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Sikkhapada

From Chinese Buddhist Encyclopedia
(Redirected from Moral rules)
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Sikkhāpada: 'steps of training', moral rules.

The 5 moral rules, also called pañca-sīla which are binding on all Buddhist laymen, are:

1 abstaining from killing any living being,
2 from stealing,
3 from unlawful sexual intercourse,
4 from lying,
5 from the use of intoxicants.

see: surāmeraya Precepts.

The 10 rules dasa-sīla are binding on all novices and Bhikkhus, namely:

1 abstaining from killing,
2 from stealing,
3 from unchastity,
4 from lying,
5 from the use of intoxicants,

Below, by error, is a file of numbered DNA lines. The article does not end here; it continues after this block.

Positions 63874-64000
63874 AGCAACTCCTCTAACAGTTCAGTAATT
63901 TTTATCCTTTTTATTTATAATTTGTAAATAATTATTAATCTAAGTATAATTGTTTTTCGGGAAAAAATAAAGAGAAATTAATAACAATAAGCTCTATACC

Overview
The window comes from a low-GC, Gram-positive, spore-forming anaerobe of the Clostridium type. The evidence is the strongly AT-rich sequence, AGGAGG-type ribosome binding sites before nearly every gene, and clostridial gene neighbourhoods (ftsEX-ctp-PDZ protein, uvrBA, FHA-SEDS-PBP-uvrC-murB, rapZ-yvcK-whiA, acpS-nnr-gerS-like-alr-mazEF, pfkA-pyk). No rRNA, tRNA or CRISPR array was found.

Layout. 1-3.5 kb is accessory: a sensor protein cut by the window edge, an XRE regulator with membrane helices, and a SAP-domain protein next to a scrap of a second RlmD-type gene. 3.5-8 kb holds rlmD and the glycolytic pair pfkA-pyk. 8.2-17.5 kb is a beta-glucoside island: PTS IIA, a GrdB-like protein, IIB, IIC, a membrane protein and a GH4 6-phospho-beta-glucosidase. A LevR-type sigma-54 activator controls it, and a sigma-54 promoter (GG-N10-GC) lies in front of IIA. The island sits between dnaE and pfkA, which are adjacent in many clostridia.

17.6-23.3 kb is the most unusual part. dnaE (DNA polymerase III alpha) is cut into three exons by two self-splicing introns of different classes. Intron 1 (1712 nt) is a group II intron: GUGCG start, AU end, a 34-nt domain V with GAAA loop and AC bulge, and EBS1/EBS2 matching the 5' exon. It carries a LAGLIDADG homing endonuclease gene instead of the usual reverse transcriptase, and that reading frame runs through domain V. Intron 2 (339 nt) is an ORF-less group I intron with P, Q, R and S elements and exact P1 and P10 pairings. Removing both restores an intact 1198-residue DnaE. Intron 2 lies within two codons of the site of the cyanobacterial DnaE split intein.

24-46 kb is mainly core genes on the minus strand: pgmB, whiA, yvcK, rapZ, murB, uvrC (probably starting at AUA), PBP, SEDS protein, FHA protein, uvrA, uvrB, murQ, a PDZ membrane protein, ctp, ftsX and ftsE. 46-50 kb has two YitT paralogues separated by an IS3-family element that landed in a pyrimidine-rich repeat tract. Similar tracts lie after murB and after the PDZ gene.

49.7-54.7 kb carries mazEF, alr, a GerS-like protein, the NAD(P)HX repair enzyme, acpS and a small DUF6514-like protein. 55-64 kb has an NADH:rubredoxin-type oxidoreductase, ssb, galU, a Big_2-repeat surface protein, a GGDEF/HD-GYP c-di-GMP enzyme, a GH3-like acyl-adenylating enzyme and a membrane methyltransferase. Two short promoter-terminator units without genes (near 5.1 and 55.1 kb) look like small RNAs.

6 from eating after midday,
7 from dancing, singing, music and shows,
8 from garlands, scents, cosmetics and adornments, etc.,
9 from luxurious beds,
10 from accepting gold and silver.

In the 8 rules attha-sīla which on full and new moon days, and on the first and last quarter of the moon, are observed by many lay-followers upāsaka, the 7th and 8th of the above 10 rules are fused into one as the 7th rule, while the 9th becomes the 8th.

1. Sikkhapada Sutta. The unworthy man is he who takes life, steals, etc. The worthy man, he who abstains from these things. A.ii.217.

2. Sikkhapada Sutta. The four kinds of deeds: dark with dark result, bright with bright result, neither dark nor bright, both dark and bright. A.ii.233.

Source

www.dhammawiki.com